The local authorities have tried many tactics to deter the activity. Where education about the diminishing returns of blast fishing has failed, appeals to religion with strategically placed statuary of the Virgin Mary have been somewhat successful. [Ifthekar ahammad] has another idea, and it involves detecting the explosion, triangulating the position of the blast, and reporting it to the authorities as soon as possible.
The CBobby system works by analyzing the audio spectrum. It looks for transient changes from the ambient background noise levels, and analyzes duration and the frequencies it heard to decide whether there was an explosion or not. Plans to field test this in the Philippines have been dashed by the pandemic, but [ifthekar] has been hard at work testing in Germany with underwater speakers blasting out explosion noises. Already, the system can differentiate the blasts from various environmental sounds like ships, the bellows of large sea creatures, earthquakes, rain, and thunder.
Although the test rig is encased in neon orange acrylic, the actual blast fishing tattler will be disguised as a venomous stonefish, making it as appealing to mess with as fire ants or wasps.
Destructive blast fishing is all-around terrible, even though it’s done for survival. But what do we think of using drones to fish for sport?
In space, so the Alien tagline goes, nobody can hear you scream. One of the most memorable pieces of movie promotion ever, it refers to the effect of the vacuum of space on the things human senses require an atmosphere to experience. It’s a lesson that Joss Whedon used to great effect with the Serenity‘s silent engine light-ups in Firefly, while Star Wars ignored it completely to give us improbable weapon noises in space battles.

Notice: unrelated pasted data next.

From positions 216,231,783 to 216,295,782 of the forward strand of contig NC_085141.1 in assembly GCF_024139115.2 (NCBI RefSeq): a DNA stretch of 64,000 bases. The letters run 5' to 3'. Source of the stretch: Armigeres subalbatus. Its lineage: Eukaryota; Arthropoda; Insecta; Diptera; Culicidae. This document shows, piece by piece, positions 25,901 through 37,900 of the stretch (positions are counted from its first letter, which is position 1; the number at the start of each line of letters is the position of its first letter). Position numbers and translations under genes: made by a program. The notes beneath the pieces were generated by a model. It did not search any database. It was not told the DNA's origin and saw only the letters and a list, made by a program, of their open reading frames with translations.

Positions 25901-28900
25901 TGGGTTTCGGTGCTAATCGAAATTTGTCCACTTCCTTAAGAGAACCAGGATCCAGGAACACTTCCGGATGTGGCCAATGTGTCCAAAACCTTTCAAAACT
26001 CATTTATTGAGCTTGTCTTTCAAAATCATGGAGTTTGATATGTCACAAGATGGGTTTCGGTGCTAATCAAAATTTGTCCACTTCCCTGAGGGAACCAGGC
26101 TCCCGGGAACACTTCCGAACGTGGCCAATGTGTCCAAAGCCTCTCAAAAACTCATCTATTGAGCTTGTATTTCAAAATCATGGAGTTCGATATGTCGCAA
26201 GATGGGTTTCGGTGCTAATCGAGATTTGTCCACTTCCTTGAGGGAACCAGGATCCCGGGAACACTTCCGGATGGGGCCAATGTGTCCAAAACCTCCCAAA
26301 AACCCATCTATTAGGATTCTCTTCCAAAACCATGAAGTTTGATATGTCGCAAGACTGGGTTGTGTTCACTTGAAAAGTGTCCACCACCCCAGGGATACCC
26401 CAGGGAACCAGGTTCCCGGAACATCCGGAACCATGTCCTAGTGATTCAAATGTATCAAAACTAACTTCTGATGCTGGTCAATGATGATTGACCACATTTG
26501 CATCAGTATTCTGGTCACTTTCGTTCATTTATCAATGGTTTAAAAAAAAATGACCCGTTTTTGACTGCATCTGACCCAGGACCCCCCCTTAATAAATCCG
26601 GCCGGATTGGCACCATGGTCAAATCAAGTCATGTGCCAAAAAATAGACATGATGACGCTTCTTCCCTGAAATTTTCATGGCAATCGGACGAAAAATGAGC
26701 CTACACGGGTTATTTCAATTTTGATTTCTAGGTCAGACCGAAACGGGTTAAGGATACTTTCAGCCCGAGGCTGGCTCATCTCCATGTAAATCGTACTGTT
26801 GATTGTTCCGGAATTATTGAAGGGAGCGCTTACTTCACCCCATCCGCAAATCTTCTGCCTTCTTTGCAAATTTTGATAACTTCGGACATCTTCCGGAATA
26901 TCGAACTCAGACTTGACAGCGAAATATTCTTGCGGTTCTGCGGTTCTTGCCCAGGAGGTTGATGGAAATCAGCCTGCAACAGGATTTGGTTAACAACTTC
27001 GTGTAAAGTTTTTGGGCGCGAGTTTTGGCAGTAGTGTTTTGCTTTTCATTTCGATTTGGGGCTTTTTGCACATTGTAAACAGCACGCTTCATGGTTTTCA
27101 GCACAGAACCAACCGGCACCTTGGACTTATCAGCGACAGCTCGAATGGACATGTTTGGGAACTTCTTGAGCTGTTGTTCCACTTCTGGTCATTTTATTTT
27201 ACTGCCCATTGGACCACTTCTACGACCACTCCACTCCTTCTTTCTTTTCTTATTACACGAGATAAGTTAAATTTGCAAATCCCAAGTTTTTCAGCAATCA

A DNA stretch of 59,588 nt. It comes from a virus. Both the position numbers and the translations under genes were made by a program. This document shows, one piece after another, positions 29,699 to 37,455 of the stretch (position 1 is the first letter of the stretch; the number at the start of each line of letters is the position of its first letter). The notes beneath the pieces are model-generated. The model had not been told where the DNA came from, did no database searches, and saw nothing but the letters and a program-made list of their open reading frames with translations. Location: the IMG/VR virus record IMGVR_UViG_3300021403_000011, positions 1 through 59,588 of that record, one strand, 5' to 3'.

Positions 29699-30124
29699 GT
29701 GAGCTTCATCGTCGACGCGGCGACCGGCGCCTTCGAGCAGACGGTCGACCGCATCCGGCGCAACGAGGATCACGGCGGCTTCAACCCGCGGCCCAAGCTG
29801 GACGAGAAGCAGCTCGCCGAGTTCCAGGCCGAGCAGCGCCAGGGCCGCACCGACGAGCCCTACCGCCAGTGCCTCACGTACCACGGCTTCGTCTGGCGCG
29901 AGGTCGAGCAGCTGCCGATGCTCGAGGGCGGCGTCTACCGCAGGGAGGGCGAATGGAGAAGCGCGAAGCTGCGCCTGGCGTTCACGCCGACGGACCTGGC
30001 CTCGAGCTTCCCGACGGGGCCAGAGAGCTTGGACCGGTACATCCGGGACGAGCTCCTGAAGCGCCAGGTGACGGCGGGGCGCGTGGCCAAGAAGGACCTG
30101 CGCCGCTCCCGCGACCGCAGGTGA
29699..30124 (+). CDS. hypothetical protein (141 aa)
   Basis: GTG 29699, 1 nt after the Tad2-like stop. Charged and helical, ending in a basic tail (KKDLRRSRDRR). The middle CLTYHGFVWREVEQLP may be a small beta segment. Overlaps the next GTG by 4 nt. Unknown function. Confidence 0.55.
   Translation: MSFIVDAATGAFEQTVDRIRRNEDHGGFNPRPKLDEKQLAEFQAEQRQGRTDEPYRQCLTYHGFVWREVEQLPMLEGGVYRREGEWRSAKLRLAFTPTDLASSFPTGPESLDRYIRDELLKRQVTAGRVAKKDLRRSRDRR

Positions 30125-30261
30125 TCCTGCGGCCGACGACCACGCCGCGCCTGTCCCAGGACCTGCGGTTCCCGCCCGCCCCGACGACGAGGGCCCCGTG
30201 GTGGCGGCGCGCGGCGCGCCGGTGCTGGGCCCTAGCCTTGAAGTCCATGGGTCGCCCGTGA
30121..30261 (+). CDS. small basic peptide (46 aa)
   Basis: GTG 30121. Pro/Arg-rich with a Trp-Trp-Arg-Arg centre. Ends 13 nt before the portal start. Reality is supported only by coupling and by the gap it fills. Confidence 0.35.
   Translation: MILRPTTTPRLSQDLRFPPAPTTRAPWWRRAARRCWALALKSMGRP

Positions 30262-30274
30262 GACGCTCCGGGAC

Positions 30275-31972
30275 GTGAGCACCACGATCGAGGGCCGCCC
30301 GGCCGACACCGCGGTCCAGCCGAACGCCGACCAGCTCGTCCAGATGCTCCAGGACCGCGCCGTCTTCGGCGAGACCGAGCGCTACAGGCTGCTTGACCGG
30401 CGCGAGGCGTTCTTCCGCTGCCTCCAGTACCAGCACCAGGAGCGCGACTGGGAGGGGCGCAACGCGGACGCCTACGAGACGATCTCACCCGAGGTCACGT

Sound may not pass through the vacuum of space, but that’s not to say there are not things other than light for the senses. The Apollo astronauts reported that moon dust released a smell they described as akin to burnt gunpowder once it was exposed to the atmosphere inside their lander, and by now you may have heard that there is a Kickstarter that aims to recreate the smell as a fragrance. Will it replace the cloying wall of Axe or Lynx Africa body spray that pervades high-school boys’ changing rooms, or is it a mere novelty?
Continue reading “The Smell Of Space”
[Grant] was inspired to help his party guests improve their beer pong game. What he created is a fairly impressive contraption, sure to make him unstoppable in his next bout.
The device uses a gyroscope and a time-of-flight sensor to calculate the optimum trajectory for the ping pong ball. The user is guided to the correct launching position using two bubble levels and a series of indicator LEDs that turn green when the optimal position is reached.
The launching mechanism uses a servo motor to push the ball into the circular wheel machine which then propels the ping pong ball to its target. The circular wheel machine is powered by two DC motors whose speeds are determined by the distance from the target. [Grant] calibrated the DC motor speed to the distance from the target and found a pretty reproducible relationship favoring a cube root function. You can see his calibration data on his Instructable page as well as a cool demo video showing how the device automatically adjusts motor speed to distance from the target.
We should combine the PongMate with the Auto-Bartender we wrote about a few weeks ago. What are your favorite beverage hacks? Please share in the comments below.
Continue reading “Perfect Your Beer Pong Game With The PongMate CyberCannon Mark III”